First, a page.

2006 Archmere Academy graduate Amanda Phelan, the Creative Director and CEO of designer fashion label "Phelan", will be featured in the Museum of Modern Art (MoMA) starting in October. This is the first time in 73 years that MoMA has included an exhibit from the world of fashion and design. Amanda's Asymmetrical Metallic Shift Dress from the PHELAN S16 Collection will be featured in the shift dress category of "Items" on the 6th floor of MoMA.
After graduating from Archmere, Amanda attended Rhode Island School of Design, where she studied painting before completing a degree in textiles. After completing her studies, she worked as a knitwear designer for top-tier labels Alexander Wang and Nicole Miller.
As an emerging designer, Amanda distinguished herself by her unusual performance based runway shows, and forward thinking textile fabrications. She debuted her Spring 2016 Collection at New York Fashion Week in September 2015 to critical acclaim and has since been able to forge her own path in the industry, known for incorporating some sort of performance element into what she creates.
The MoMA exhibit details are as follows:
"Items: Is Fashion Modern?"
The Museum of Modern Art
October 1, 2017 – January 28, 2018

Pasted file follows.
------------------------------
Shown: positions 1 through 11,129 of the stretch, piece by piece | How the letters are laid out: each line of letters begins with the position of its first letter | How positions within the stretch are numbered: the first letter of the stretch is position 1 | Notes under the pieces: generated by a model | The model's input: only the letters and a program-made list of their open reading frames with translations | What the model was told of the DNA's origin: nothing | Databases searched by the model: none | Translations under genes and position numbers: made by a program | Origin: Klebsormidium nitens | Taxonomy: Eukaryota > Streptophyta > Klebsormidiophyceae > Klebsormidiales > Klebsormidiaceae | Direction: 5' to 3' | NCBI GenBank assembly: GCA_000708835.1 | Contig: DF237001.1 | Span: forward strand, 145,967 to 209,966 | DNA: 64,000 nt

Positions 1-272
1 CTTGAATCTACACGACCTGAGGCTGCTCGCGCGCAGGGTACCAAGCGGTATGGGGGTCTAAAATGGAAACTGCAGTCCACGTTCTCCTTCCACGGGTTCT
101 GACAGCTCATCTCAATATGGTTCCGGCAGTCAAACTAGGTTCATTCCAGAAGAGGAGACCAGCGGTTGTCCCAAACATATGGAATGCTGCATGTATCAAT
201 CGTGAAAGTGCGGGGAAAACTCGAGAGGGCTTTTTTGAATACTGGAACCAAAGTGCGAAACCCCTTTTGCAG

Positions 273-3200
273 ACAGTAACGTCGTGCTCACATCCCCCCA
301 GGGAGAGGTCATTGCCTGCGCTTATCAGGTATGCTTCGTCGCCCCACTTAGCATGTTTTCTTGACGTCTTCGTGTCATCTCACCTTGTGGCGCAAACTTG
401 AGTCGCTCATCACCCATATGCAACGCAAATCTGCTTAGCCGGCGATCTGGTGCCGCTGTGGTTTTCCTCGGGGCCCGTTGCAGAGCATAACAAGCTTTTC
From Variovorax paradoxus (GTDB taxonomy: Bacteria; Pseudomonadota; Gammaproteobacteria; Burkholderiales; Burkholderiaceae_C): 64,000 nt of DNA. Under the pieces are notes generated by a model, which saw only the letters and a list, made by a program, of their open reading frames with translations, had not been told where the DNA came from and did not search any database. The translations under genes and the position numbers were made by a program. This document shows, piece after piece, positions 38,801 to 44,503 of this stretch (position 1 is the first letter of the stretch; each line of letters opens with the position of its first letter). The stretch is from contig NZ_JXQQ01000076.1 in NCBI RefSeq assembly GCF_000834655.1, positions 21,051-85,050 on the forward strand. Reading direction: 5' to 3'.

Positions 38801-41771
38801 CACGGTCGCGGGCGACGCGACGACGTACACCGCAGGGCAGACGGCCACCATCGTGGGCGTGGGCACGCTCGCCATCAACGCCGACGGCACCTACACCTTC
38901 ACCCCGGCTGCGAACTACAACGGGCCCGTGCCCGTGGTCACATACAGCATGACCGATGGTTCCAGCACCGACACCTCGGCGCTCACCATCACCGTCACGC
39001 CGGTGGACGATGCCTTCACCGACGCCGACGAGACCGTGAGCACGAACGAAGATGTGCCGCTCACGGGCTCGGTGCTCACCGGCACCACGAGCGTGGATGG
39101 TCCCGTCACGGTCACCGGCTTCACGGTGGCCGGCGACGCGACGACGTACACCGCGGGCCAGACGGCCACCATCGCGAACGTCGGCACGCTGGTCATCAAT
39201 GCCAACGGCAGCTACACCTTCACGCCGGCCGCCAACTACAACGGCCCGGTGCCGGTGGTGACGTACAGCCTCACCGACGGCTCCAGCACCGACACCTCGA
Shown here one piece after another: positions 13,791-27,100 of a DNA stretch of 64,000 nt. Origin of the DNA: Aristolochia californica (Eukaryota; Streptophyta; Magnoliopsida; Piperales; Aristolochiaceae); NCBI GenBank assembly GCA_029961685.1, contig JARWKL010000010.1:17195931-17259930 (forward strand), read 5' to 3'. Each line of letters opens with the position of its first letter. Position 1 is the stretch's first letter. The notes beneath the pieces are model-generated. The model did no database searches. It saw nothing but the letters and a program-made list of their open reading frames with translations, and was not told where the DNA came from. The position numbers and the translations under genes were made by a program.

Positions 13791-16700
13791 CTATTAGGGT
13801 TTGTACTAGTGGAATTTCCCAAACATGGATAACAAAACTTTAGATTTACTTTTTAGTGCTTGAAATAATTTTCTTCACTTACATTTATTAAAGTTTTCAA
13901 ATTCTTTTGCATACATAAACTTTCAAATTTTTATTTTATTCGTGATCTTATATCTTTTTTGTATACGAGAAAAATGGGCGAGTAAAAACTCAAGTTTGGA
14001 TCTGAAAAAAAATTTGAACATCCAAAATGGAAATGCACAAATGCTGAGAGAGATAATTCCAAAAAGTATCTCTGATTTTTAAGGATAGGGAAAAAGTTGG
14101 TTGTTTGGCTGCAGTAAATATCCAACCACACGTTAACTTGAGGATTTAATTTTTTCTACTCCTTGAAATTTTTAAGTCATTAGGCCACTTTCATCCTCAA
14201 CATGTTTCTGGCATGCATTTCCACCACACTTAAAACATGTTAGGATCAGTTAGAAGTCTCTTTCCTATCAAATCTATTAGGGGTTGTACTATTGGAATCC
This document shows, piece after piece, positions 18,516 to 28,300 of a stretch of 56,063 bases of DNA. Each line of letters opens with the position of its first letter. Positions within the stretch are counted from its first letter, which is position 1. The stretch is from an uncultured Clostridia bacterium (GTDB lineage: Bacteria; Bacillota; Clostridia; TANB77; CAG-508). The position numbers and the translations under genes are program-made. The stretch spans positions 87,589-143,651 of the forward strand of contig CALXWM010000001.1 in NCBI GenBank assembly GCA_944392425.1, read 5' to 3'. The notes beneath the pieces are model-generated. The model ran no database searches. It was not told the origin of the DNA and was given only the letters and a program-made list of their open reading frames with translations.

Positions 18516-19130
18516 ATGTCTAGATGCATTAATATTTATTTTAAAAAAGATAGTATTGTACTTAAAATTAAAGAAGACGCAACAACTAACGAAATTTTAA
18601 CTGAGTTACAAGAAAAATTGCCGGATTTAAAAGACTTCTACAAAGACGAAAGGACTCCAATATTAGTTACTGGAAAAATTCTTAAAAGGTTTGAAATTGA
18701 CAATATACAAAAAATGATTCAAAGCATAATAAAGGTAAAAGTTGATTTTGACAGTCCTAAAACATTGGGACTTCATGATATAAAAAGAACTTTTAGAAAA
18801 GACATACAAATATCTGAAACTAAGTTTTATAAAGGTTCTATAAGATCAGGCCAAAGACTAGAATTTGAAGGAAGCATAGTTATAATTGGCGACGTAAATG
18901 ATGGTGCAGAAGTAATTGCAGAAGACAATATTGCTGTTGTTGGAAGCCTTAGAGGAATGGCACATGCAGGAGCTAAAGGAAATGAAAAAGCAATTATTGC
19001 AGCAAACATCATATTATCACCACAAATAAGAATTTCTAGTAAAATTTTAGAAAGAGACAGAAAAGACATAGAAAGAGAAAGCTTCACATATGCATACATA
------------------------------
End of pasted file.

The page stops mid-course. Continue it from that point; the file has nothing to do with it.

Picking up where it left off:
Items: Is Fashion Modern? explores the present, past—and sometimes the future—of 111 items of clothing and accessories that have had a strong impact on the world in the 20th and 21st centuries—and continue to hold currency today. Among them are pieces as well-known and transformative as the Levi’s 501s, the Breton shirt, and the Little Black Dress, and as ancient and culturally charged as the sari, the pearl necklace, the kippah, and the keffiyeh. Items will also invite some designers, engineers, and manufacturers to respond to some of these indispensable items with pioneering materials, approaches, and techniques—extending this conversation into the near and distant futures, and connecting the history of these garments with their present recombination and use. Driven first and foremost by objects, not designers, the exhibition considers the many relationships between fashion and functionality, culture, aesthetics, politics, labor, identity, economy, and technology.
For more information about the exhibition, please visit: